I’ve been searching for a true all-in-one media server solution for years. Don’t get me wrong, there are tons of products out there claiming to do it all, but they’ve all fallen short, mired in complexity and functionality leaving users confused and frustrated. Enter Modulus Media Systems and their M1 media server, promising the ability to import DVD and Blu-ray Discs, record streaming content, and display live TV. Would this be the end of my quest? I set off to find out.
Modulus M1 Unboxing
Modulus sent me one of their demo units packaged in a no-frills cardboard box containing the M1, full QWERTY keyboard remote control and accessories needed for power and network connectivity. Thanks to the easy PDF, which they sent to help me along, I soon had the Modulus connected and booting up.
Installation & Configuration of the Modulus M1
After initial startup I followed along with the user guide and was soon staring at the main home screen, logically divided up into large sections (Watch TV, Enjoy Movies, Listen to Music, Streaming, and My Media). I selected Enjoy Movies and found that I could easily browse by Title, Recently Watched, Date Added, Release Year, Genre, and a few more criteria. All of the browsing shows cover art, so it’s really easy to make a choice and watch something. I decided to pop in one of my own discs to see how the M1 would handle things. The media server had no issue detecting “Saving Private Ryan” and began the import process. This feature is a huge deal and lays to waste many of its competitors right there. In a world that may have moved on from discs, there are still plenty of homeowners out there with disc collections that they can’t easily import.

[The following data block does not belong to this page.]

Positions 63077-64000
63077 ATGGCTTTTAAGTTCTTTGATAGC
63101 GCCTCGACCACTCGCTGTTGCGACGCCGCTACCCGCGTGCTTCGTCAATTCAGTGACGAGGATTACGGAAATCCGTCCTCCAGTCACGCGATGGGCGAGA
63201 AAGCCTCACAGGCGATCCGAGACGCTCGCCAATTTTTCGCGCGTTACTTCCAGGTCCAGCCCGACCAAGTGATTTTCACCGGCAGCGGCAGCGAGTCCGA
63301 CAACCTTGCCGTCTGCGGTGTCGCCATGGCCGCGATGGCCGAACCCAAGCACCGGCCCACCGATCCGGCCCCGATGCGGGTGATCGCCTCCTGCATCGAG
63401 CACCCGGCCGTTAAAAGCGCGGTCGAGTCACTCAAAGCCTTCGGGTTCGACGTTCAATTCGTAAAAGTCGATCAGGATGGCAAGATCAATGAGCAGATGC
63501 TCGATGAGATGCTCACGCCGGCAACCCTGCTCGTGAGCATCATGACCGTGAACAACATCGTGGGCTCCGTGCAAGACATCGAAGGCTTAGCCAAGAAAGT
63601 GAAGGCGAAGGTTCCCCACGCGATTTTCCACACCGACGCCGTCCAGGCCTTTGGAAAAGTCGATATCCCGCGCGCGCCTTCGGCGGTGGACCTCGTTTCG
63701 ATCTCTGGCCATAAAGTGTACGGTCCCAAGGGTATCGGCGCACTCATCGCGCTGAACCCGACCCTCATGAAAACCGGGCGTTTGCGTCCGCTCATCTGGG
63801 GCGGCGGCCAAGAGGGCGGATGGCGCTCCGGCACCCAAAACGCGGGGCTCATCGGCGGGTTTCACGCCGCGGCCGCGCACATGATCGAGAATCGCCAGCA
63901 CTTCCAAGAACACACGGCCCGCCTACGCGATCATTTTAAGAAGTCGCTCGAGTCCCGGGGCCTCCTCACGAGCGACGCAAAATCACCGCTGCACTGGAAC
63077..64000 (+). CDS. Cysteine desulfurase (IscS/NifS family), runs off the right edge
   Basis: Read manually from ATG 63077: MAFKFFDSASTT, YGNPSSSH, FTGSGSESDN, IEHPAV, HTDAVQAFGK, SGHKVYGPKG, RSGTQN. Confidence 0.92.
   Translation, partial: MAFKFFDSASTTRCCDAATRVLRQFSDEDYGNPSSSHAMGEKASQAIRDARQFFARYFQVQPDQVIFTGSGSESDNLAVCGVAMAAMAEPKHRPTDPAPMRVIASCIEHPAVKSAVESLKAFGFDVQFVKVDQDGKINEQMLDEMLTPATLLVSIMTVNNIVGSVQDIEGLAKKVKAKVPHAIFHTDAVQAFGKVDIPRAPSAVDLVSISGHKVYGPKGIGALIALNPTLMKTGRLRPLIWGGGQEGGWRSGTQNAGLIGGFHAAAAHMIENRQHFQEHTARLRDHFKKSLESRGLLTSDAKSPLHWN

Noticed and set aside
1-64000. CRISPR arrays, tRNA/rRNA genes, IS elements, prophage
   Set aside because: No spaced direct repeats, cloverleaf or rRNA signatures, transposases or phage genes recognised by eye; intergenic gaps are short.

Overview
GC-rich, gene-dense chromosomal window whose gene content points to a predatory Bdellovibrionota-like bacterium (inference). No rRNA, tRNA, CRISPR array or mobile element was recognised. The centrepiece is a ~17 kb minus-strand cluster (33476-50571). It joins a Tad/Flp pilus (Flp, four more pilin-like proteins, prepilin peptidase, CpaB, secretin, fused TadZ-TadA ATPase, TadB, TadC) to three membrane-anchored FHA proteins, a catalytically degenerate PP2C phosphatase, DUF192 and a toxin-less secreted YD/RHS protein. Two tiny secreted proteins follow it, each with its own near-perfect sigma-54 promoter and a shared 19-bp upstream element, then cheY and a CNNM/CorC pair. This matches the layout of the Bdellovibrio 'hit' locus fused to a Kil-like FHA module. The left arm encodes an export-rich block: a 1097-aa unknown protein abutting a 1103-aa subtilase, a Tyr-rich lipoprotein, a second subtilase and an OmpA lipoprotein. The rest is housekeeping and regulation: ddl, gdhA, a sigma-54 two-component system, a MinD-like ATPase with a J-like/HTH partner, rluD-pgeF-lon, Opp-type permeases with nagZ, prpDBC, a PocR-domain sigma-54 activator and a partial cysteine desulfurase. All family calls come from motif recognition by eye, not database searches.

I continued my journey into the Watch TV section and pressed the “Guide” button on the remote. A clean channel grid appeared on the screen with options to watch or record. So far so good. At this point, it’s not super exciting that a media server can watch or record live TV (though the M1 can support up to 18 tuners and hundreds of hours of storage space.) What I really wanted to see came next.
I selected the Streaming section and saw something I’ve never seen before. There sat full HD recordings from services like Netflix, HBO GO, and Hulu. It blew me away to see this in action, and the folks at Modulus deserve a lot of credit for enabling something that hasn’t been possible on another media player until now. In a world where entire TV series and movies can disappear without a moment’s notice from streaming services, having the ability to record this content is a great way to preserve favorite shows and movies for future viewing. The M1 can access and record pretty much any streaming service except Apple TV Plus (coming soon, according to Modulus).
The remaining sections of the Modulus M1 – My Media and Listen to Music – are great to have but not necessarily groundbreaking in their own right. I found it easy to browse personal photos, videos, and stored music. I understand the decision to house all streaming content underneath the Streaming menu, but I did find myself looking for music services while inside the Listen to Music menus. The same held true for expecting streaming content underneath the Enjoy Movies menu. I’m not sure I have a better idea, but anytime someone is thinking about how to use something, it’s an opportunity to consider user experience tweaks.
I love what Modulus is trying to accomplish with the M1, and their passion shines through in the website, face-to-face interactions, documentation, and willingness to support users. The M1 has some groundbreaking features like video stream recording and drama-free disc import. Modulus appears to be taking a continuous improvement approach by overhauling their global search and embracing voice commands. Is the M1 worth its $7,000 price tag? When compared with the likes of Kaleidescape, Fusion, etc., the M1 is not really priced that far off other premium media servers, not to mention it’s a full-featured cable box replacement solution. I can’t wait for their new search feature later this year and feel like that will push it into the “must have” column for any high-end media room solution and maybe even a TiVo or traditional cable set-top box multiroom replacement.